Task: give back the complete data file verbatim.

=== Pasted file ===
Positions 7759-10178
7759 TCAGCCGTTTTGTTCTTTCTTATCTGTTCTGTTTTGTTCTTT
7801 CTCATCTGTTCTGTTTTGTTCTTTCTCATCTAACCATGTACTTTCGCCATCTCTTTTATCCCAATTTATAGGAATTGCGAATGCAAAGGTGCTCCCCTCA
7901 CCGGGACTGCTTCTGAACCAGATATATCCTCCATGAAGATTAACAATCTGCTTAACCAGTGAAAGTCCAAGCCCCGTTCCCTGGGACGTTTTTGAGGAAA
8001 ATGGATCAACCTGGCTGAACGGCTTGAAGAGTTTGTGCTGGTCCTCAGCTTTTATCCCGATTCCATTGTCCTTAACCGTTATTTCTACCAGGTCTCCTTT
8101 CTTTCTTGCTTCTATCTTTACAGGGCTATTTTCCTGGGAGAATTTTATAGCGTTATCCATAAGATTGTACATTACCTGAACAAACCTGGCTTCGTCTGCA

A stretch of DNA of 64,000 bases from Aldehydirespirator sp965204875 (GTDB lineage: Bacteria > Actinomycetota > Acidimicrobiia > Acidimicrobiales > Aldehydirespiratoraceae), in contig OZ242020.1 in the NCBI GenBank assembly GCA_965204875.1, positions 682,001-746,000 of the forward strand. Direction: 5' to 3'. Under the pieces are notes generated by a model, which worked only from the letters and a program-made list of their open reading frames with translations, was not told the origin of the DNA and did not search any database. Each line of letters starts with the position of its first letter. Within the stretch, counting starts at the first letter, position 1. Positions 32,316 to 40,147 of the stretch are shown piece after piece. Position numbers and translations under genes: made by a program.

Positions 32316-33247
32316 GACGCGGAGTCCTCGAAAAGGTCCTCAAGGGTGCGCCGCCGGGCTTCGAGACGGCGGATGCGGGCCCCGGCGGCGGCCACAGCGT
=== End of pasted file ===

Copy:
Positions 7759-10178
7759 TCAGCCGTTTTGTTCTTTCTTATCTGTTCTGTTTTGTTCTTT
7801 CTCATCTGTTCTGTTTTGTTCTTTCTCATCTAACCATGTACTTTCGCCATCTCTTTTATCCCAATTTATAGGAATTGCGAATGCAAAGGTGCTCCCCTCA
7901 CCGGGACTGCTTCTGAACCAGATATATCCTCCATGAAGATTAACAATCTGCTTAACCAGTGAAAGTCCAAGCCCCGTTCCCTGGGACGTTTTTGAGGAAA
8001 ATGGATCAACCTGGCTGAACGGCTTGAAGAGTTTGTGCTGGTCCTCAGCTTTTATCCCGATTCCATTGTCCTTAACCGTTATTTCTACCAGGTCTCCTTT
8101 CTTTCTTGCTTCTATCTTTACAGGGCTATTTTCCTGGGAGAATTTTATAGCGTTATCCATAAGATTGTACATTACCTGAACAAACCTGGCTTCGTCTGCA

A stretch of DNA of 64,000 bases from Aldehydirespirator sp965204875 (GTDB lineage: Bacteria > Actinomycetota > Acidimicrobiia > Acidimicrobiales > Aldehydirespiratoraceae), in contig OZ242020.1 in the NCBI GenBank assembly GCA_965204875.1, positions 682,001-746,000 of the forward strand. Direction: 5' to 3'. Under the pieces are notes generated by a model, which worked only from the letters and a program-made list of their open reading frames with translations, was not told the origin of the DNA and did not search any database. Each line of letters starts with the position of its first letter. Within the stretch, counting starts at the first letter, position 1. Positions 32,316 to 40,147 of the stretch are shown piece after piece. Position numbers and translations under genes: made by a program.

Positions 32316-33247
32316 GACGCGGAGTCCTCGAAAAGGTCCTCAAGGGTGCGCCGCCGGGCTTCGAGACGGCGGATGCGGGCCCCGGCGGCGGCCACAGCGT